Covenant Evangelical Presbyterian Church settling in at former St. Peter’s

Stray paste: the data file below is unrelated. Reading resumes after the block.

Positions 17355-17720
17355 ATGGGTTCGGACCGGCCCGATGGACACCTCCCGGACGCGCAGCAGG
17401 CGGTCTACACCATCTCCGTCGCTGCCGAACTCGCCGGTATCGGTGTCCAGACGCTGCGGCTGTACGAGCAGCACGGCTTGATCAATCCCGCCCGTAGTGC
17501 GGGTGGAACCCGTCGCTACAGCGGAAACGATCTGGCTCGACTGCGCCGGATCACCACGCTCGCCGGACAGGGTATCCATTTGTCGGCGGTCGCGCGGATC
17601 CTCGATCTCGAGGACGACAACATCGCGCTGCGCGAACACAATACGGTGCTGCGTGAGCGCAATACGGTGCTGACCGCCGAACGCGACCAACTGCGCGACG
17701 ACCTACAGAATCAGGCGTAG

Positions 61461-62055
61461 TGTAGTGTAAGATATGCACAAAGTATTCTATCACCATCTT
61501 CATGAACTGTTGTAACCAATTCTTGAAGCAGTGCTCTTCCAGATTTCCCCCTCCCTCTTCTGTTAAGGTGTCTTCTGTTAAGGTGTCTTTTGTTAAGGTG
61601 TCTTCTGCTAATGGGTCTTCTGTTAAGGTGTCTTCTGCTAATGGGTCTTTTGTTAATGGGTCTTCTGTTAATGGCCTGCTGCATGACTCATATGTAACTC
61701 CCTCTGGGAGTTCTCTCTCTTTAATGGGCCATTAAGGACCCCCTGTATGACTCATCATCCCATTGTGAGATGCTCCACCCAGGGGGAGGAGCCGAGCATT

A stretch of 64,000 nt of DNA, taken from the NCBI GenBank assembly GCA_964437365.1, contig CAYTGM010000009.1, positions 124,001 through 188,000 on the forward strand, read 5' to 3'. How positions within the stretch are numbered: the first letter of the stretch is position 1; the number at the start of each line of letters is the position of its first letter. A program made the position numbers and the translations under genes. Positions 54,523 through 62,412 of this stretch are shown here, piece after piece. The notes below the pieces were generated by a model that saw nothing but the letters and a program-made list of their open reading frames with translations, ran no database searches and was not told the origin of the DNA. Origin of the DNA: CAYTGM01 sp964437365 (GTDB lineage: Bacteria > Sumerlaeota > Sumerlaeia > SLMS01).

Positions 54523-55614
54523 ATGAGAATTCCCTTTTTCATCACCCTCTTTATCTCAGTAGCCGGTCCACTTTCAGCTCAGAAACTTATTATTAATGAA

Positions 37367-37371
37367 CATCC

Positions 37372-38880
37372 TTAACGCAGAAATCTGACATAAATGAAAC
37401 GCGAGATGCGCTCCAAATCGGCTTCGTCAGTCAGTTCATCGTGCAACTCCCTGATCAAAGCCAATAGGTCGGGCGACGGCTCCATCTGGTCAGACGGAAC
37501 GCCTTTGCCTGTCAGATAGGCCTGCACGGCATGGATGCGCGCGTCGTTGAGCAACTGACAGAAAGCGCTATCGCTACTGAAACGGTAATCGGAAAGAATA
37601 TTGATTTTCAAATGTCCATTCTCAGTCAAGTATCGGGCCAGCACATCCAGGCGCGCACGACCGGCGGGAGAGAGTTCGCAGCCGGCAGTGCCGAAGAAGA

New signs will soon be going up for Covenant Evangelical Presbyterian Church (CEPC), currently being housed at the former St. Peter’s Episcopal Church. While a Covenant Church sign has been up on the Evans Street side of the church for a couple of months, as of Tuesday, Sept. 11, the church is now under the umbrella of the Evangelical Presbyterian Church (EPC) and will be using its new name. Many former members of the Tecumseh First Presbyterian Church are now charter members of CEPC after a schism within the congregation was declared earlier this summer when a majority of members chose to separate from the Presbyterian Church of the USA (PCUSA). Pastor Richard Mortimer is still working through a series of steps that will release him from the PCUSA’s regional body, the Maumee Valley Presbytery, and hopes to be officially received by the EPC, possibly by February.In the meantime, Covenant members are settling in at the former St. Peter’s. Worship services at 8:30 and 11 a.m. brought 200-250 people to the church in July and August, and last Sunday’s count was close to 300. The church entered into a rental agreement with the Episcopal Diocese of Michigan for one year, with an option to renew. “The Diocese has been wonderful. They are responsible for the roof, the physical structure, air conditioning and furnace,” said Mortimer. “We’re responsible for the utilities, lawn maintenance, gardening and such. We’re discerning who God has called us to be as a church and what He is calling us to do.”Pastor Mortimer likens the experience of what is happening at Covenant with unexpected doors opening to riding a wave. He shares how the congregation viewed a video showing a championship surfer being towed by a waverunner.“Then he lets go and you can’t see him for a moment. When he reappears, he’s riding that wave in,” Mortimer said. “We’re riding the waves that God is sending us. What’s happening here at Covenant is not us. It has nothing to do with us, our creativity, our goodness, our elbow grease, and everything to do with God and what He’s doing in our midst. He’s doing something truly incredible and I’m honored to have been invited to ride that wave. The big message is that God has richly blessed this community of faith with this facility, and charter members who are enthusiastic, gracious, kind and full of a desire to serve Christ.”Already, a number of Covenant ministries are underway, including a clothing collection for school children, a Celebrate Recovery group that meets there, an AWANA program for kids, and a Mothers of Preschoolers group, which begins Sept. 25. CEPC also holds Sunday School classes each week, and is finding people from all walks of life and ages in its congregation.“We’re also going to be starting a support group for widows soon,” said Mortimer.The word “Covenant” means “a solemn agreement between the members of a church to act together in harmony with the precepts of the gospel.” Pastor Mortimer said there are three primary precepts that drive Covenant EPC: To treasure Jesus Christ above all others; to honor God’s Word by learning from it and applying its truths to our lives; and to help hurting people. “We’re not about being perfect people. We’re about all of us being broken people who are being healed in Christ. That’s what Covenant is,” said Mortimer. “As a new church we invite any other hurt and broken person who wants to learn more about Jesus to come join us.”Covenant members have made some adjustments to the building, and are working things out with a sound and video system to accommodate their contemporary style of worship. Mortimer tells of more of God’s leading as he shares that a man named Sam Parker was drawn to worship with the congregation a short time ago. Parker now plays the von Beckerath organ in the loft, an instrument that is well known in the region.“Sam loves playing it and is very good,” he said. With all that’s happened, Mortimer said being in the new facility has reaffirmed for the congregation that a church is not a building. “It’s a community of faith,” he said. “Where there are people who love Jesus and want to help hurting people, that’s the community of faith. I truly feel God’s presence here, for however long we’ll be here.”One of the challenges yet to be worked out is housing for the pastor and his family, since the PCUSA owns the home they currently live in. Mortimer said that people have stepped up in so many ways, and expects to be able to stay in Tecumseh through things that are taking place in the care and love of other people.“We’re trusting God,” he said.Mortimer said that while difficult things have taken place, there are often gifts within what’s happened and the leadership of the church is currently discerning the next steps for the future. “I’ve always felt you don’t solve your problems by focusing on your problems — you solve your problems by focusing on solutions,” Mortimer said. “That’s what we’re doing, discerning God’s solutions for those challenges.” He talked of a “once and future church.”“There are things from the past that we embrace, honor and appreciate, but we also focus on things that are relevant to the present,” Mortimer said. “We don’t make an idol of the past, but we appreciate it. As Covenant EPC has gotten off the ground, we have just seen an outpouring of faithfulness and generosity. I can’t say enough about how people have responded in this community of faith.” For more information about Covenant Evangelical Presbyterian Church call 517.301.4602.